On Not Finding Shakespeare Funny
I’m beginning to fear that William Shakespeare would think I have no sense of humor. I’m not laughing at the punch lines in some of his plays.
Several years ago I resolved to spend a year watching, reading and re-discovering every Shakespeare play, writing about each as I did so. As New Year’s resolutions went it was overly ambitious, but it did have the effect of making Shakespeare a constant in my life. Like baking bread or futzing in the garden, I found myself allotting time for the Bard as a matter of course. Between books and workaday projects, I habitually filled the interstices of my life with Elizabethan literature so that there was rarely a week that passed without me opening some biography or history, some collection of drama or poetry from the era. Other people go jogging, do yoga. I put BBC productions of Shakespeare in the DVD player.
As habits go, my Shakespeare dilettantism has been relatively harmless and generally rewarding. I couldn’t think of the pursuit as wasting time, even when I found myself watching A Midsummer Night’s Dream instead of, say, doing my taxes. But I did not, surprisingly, end up feeling moved to write about each play as I saw it. In fact, I was more than a little shocked to find myself actually disappointed in some of the plays.
It is possible that I suffer from some kind of defect of character, here. Because as far as I was concerned, not liking Shakespeare was as absurd like not liking ice cream—it’s a ridiculous notion.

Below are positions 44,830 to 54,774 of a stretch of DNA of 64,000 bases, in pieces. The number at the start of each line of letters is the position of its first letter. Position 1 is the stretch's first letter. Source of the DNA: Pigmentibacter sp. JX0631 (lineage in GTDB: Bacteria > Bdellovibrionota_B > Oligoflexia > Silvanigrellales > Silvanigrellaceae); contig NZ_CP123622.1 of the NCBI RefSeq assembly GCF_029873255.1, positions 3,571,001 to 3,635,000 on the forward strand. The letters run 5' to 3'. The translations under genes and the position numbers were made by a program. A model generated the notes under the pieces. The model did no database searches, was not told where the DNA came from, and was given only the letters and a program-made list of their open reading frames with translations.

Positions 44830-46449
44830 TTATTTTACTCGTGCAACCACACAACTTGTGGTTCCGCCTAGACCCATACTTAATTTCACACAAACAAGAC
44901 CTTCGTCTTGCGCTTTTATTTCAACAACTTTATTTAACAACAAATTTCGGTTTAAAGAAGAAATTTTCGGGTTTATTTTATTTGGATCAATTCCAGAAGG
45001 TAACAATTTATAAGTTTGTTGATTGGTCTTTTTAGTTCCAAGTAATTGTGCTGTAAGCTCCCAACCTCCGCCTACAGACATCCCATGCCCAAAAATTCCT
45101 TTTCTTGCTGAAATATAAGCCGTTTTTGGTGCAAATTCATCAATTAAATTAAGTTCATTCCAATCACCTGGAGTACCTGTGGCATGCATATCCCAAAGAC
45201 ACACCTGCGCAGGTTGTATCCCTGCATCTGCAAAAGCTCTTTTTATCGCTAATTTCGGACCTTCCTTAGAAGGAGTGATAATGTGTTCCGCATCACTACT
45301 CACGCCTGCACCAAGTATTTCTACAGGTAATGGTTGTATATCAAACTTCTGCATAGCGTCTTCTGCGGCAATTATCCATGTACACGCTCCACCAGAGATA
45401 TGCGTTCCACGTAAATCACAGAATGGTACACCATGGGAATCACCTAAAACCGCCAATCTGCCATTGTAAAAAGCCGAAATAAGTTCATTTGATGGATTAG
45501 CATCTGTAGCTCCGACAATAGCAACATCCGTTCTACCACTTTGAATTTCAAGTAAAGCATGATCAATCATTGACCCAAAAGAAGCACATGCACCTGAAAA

The first play that elicited a lukewarm response in me was Two Gentleman of Verona, where I was continually distracted by the fact that Proteus needed a good whack upside the head. It’s acknowledged by critics as one of Shakespeare’s earliest and weakest plays, and the only thing I really took away from the story was that Sylvia was too good for any man in the cast, and that the dog Crab had the funniest parts. (“Love, and a bit with a dog,” says Henslowe in the movie Shakespeare in Love, “that’s what they want.”) I had a bit of trouble with the Comedy of Errors as well, for two reasons. First, because the production I saw featured David Tennant as Antipholus of Syracuse, and thanks to a devotion to BBC science fiction at the moment I can’t look at the man without seeing The Doctor. But my other problem was a little more fundamental. The entire play is founded on sight gags and mistaken identities. And a little of those goes a long, long way with me. Comedy of Errors is one of Shakespeare’s shorter plays, which is a good thing because no one in the play knew who they were talking to and it was driving me mad. I couldn’t have stood for it to go much longer.
I fought with my feminist self over Taming of the Shrew, going so far as to rationalize why I liked the parts I did like (the repartee between Kate and Petruchio) in the face of the unapologetic misogyny of the rest of the play. And I tolerated what seemed like a very silly premise in A Midsummer Night’s Dream for the few but treasured observations on the power of men’s imaginations.
It took me almost two years to see the trend—I’m a little slow on the uptake. But eventually it dawned on me that I wasn’t finding Shakespeare’s comedies all that funny. I was laughing in all the wrong places. Not at Bottom, stumbling around the forest with the head of a donkey, but at Puck’s constant sneering commentary. Not at Petruchio, showing up for his wedding in rags, but at Kate, when she traded insult for insult with her enforced fiancé. Not at the tricks played on drunken millers, but at the viciously agile mockery Shakespeare is so very adept at delivering. I would not, ever, want to trade words with the man, I’d be humiliated in less time than it takes to quaff an ale.